From 1963 through 1969, Hyland scored several minor hits, but none reached higher than #20 ("The Joker Went Wild") on the U.S. pop chart. An album released in 1964 featured numbers that hearkened back to the 1950s including such hits as "Pledging My Love" and "Moments to Remember"—at a time when The Beatles were sweeping the pop music world with a very different style. Hyland afterward shifted into a phase of recording country music and folk rock styles. Songs such as "I'm Afraid To Go Home" and "Two Brothers" had an American Civil War theme. Hyland played harmonica on a few numbers.

Hyland attempted several departures from the norm, including the psychedelic single "Get the Message" (#91 on the U.S. pop chart), and "Holiday for Clowns" (#94), but despite their more-contemporary arrangements, they failed to get much airplay. He went on to chart just two more Top 40 hits, "Gypsy Woman" written by Curtis Mayfield, and a cover of "Lonely Teardrops" in 1971. Hyland recorded them in 1970, and Del Shannon produced the tracks.[7] "Gypsy Woman" reached #3 on the 1970 U.S. pop chart, making it the second-biggest hit of his career, selling over one million copies, and being certified gold by the R.I.A.A. in January 1971.[8] Two of his previous hits, "Itsy Bitsy Teenie Weenie Yellow Polka Dot Bikini" and "Sealed with a Kiss" were also awarded gold discs.[8]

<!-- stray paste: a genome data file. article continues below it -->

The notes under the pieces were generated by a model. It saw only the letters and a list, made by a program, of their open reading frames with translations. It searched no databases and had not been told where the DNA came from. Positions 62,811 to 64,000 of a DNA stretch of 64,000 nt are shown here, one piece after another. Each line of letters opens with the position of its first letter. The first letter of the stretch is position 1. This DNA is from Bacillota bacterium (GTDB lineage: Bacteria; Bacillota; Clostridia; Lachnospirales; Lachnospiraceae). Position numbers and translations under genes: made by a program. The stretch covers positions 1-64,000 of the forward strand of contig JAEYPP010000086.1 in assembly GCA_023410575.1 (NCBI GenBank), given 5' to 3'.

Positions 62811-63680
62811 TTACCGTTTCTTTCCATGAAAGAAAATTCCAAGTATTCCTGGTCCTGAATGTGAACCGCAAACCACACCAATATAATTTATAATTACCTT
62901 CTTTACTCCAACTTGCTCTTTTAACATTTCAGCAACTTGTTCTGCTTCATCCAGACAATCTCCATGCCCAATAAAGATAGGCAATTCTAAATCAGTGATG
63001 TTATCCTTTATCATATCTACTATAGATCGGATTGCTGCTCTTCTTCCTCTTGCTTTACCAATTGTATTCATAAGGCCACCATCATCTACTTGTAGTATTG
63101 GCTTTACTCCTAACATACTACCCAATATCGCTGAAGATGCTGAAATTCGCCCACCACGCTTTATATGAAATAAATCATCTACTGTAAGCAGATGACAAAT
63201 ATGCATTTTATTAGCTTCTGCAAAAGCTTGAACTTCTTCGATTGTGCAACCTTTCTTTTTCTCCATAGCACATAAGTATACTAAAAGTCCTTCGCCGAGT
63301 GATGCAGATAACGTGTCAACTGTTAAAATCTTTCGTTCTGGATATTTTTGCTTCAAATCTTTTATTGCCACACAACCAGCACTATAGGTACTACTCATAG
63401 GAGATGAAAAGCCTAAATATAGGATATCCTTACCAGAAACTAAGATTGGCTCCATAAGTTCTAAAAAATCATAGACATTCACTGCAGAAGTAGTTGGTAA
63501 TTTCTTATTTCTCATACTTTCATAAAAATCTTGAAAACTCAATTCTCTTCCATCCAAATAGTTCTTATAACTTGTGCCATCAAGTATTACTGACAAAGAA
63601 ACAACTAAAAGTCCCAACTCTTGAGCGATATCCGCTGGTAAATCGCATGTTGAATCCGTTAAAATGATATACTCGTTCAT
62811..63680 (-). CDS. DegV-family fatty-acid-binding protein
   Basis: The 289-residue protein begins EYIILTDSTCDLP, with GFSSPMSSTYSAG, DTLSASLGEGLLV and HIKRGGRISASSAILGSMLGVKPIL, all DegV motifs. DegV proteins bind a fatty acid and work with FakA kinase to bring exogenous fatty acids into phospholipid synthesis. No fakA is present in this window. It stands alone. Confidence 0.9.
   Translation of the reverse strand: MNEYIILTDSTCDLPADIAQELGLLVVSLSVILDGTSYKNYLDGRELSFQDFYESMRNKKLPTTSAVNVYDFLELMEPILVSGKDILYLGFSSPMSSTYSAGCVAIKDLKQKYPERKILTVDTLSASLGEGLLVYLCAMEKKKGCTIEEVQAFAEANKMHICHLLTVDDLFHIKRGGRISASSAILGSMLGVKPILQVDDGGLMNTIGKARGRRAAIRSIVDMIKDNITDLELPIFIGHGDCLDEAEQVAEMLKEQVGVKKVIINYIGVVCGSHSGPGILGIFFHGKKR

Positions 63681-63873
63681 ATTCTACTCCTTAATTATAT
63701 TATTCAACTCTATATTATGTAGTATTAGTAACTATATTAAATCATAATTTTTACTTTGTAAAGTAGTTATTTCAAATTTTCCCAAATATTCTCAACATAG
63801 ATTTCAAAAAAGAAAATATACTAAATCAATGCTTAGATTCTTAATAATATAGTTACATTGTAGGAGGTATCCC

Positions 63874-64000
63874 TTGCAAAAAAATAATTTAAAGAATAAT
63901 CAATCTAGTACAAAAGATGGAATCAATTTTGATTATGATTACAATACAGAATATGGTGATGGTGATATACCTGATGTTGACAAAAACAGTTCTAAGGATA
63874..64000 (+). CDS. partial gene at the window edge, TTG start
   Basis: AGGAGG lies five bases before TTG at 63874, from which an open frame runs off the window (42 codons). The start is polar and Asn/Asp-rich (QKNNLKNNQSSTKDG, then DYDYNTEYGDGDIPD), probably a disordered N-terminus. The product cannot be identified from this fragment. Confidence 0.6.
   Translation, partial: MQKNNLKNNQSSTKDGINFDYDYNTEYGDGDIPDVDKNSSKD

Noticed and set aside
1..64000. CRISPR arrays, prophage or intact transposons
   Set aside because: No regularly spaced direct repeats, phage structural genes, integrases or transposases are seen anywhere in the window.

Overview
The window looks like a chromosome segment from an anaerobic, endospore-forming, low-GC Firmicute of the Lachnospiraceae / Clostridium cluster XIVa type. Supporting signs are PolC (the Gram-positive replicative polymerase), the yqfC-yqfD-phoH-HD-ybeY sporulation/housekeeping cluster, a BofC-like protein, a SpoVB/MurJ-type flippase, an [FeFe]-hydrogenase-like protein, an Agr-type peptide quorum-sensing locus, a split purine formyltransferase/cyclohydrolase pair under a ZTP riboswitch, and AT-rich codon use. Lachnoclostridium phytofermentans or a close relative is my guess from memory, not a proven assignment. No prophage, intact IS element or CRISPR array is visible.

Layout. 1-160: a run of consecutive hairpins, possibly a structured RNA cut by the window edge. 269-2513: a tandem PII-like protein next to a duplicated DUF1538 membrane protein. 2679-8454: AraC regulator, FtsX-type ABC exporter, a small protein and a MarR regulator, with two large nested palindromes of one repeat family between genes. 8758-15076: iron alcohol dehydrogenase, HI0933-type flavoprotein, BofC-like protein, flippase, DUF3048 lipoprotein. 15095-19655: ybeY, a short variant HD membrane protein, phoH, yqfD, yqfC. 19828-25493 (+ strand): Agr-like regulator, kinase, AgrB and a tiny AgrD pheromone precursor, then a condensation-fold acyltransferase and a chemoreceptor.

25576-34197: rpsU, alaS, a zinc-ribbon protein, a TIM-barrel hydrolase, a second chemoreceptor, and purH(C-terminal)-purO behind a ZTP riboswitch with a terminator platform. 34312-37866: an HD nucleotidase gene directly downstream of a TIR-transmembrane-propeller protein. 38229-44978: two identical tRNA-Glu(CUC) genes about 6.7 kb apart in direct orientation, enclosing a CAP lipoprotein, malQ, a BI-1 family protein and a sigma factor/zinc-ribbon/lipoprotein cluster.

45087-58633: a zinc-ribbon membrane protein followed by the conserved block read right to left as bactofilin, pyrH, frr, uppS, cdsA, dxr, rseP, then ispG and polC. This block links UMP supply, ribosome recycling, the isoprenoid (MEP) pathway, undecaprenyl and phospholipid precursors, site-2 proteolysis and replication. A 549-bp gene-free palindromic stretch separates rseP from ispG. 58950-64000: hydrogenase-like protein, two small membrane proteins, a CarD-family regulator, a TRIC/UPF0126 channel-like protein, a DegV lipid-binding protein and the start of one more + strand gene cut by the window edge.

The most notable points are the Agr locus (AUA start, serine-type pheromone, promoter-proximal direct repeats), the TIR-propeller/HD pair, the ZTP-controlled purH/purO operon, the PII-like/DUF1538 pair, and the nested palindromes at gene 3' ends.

By 1977 Hyland and his family had settled in New Orleans, and in 1979 the In a State of Bayou album, on which he had worked with Allen Toussaint, was issued by the Private Stock label.[1]

Hyland continues to tour internationally with his son Bodi, who assists on drums from time to time.[1]

Catalog consolidation[edit]